and infrastructure with the receipt of large contracts because
"contractual negotiations can delay the anticipated start dates
for new disease management programs."

Unbeknownst to the investors, however, the complaint alleges
that the company was experiencing serious known problems that
rendered defendants' class period statements false and
misleading and that defendants had a duty to disclose under Item
303(a)(ii) to Regulation S-K.

Specifically, the complaint alleges that the defendants failed
to disclose until June 25, 2002, despite a duty to do so, the
following adverse, known facts:

     (1) the company's Health Enhancement Segment was
         experiencing significant "information system
         constraints" which led to unfilled customer orders;

     (2) the company's Facet Technologies division was
         experiencing higher costs as a result of undisclosed
         inventory and supply chain management problems;

     (3) Facet's gross margins were materially and adversely
         affected by decreasing price concessions from its major

     (4) Matria's gross profit margins were being negatively
         impacted by an increase in the price of one of its key
         drugs; and

     (5) the company's Health Enhancement revenues would be
         negatively impacted by at least $800,000 due to the
         bankruptcy of a health plan whose deteriorating
         financial condition the defendants knew of or were
         severely reckless in disregarding.

The complaint alleges that the defendants were motivated to
conceal these problems in order to inflate the purchase price of
Matria common stock because defendants negotiated two
acquisitions during the Class Period, using Matria common stock
as currency.

On June 25, 2002, after the close of trading, defendants shocked
the market by revising the company's financial outlook for
fiscal 2002 and revealing the problems discussed above.  In
response to the Company's shocking news, the price of Matria's
common stock plummeted on unusually heavy volume the next
trading day, dropping from nearly $12 to $7 before closing at
$8.95 per share.  A chorus of Wall Street analysts also
downgraded the stock as a result.

For more details, contact Marc S. Henzel by Mail: 273 Montgomery
Ave., Suite 202, Bala Cynwyd, PA 19004 by Phone: 610-660-8000 or
888-643-6735 by Fax: 610-660-8080 or by E-Mail:

PEDIATRIX MEDICAL: Marc Henzel Lodges Securities Suit in S.D. FL
The Law Offices of Marc S. Henzel initiated a securities class
action in the United States District Court for the Southern
District of Florida on behalf of all purchasers of the common
stock of Pediatrix Medical Group, Inc. (NYSE: PDX) from April
17, 2002 through June 23, 2003, inclusive.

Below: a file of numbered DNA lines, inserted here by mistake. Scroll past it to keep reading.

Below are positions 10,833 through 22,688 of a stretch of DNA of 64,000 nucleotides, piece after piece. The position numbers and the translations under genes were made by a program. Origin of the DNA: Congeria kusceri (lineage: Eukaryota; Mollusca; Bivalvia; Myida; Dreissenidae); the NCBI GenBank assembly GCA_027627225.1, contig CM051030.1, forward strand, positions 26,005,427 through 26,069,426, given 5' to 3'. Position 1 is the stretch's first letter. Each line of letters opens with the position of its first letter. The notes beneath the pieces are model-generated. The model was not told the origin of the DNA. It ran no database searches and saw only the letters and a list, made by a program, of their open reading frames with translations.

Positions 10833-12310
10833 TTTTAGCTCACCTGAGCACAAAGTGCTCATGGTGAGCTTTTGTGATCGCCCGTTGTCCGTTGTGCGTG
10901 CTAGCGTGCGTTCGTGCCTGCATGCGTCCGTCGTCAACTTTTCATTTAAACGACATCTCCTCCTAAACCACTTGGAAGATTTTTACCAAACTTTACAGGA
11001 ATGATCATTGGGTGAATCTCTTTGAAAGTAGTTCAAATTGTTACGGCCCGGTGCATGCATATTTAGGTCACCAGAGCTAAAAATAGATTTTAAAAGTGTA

The complaint alleges that defendants violated Sections 10(b)
and 20(a) of the Securities Exchange Act of 1934, and Rule 10b-5
promulgated thereunder, by issuing a series of material
misrepresentations to the market between April 17, 2002 and June
23, 2003, thereby artificially inflating the price of Pediatrix
common stock.

The complaint alleges that these statements were materially
false and misleading because they failed to disclose and
misrepresented the following adverse facts, among others:

     (1) that the defendants engaged in fraudulent ``upcoding''
         in its billing practices while telling the investing
         public that its billing practices were legitimate;

     (2) by virtue of having improperly received and recorded as
         revenue payments to which Pediatrix was not entitled,
         Pediatrix materially inflated several key indicators,
         including operating income, net inpatient revenue per
         admission, EBITDA and EBITDA margins;

     (3) that these unsafe and unsound business practices
         materially misrepresented the Company's business
         operations and financial performance by enabling the
         defendants to post better financial results; and

     (4) that as a result, the Company's stock price was
         artificially inflated.

On June 24, 2003, the Company issued a press release with the
headline: ``Pediatrix Notified of Billing Inquiry.''  Therein,
the Company announced that it had been advised by the U.S.
Attorney's Office that it was conducting a civil investigation
into Pediatrix's Medicaid billing practices nationwide.  
Additionally, the Company announced that the U.S. Attorney's
Office intended to make a document and information request,
informally or by subpoena, within the next few weeks.

Market reaction to the news was swift.  Pediatrix's shares fell
24% or $9.90 per share, on unusually high trading volume, to
close at $32.20 per share.

For more details, contact Marc S. Henzel by Mail: 273 Montgomery
Ave., Suite 202, Bala Cynwyd, PA 19004 by Phone: 610-660-8000 or
888-643-6735 by Fax: 610-660-8080 or by E-Mail:

READ-RITE CORPORATION: Kirby McInerney Lodges Stock Suit in CA
Kirby McInerney & Squire, LLP initiated a securities class
action in the United States District Court for the Northern